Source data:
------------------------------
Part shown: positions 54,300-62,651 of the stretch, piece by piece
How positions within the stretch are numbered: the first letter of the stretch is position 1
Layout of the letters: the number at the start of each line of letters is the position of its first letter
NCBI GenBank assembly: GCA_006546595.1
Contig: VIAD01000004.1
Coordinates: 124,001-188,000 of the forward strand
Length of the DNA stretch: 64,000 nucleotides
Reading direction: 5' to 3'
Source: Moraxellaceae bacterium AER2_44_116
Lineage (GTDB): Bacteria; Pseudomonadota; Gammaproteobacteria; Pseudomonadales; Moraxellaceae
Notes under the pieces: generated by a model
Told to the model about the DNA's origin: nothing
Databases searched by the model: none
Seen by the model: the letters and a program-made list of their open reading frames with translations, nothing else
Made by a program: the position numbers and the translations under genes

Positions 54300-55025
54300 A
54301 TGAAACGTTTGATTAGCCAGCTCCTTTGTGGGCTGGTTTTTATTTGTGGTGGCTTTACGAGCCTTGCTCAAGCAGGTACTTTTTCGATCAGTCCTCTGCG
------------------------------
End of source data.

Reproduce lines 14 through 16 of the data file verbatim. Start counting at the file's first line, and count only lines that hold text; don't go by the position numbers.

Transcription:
Seen by the model: the letters and a program-made list of their open reading frames with translations, nothing else
Made by a program: the position numbers and the translations under genes

Positions 54300-55025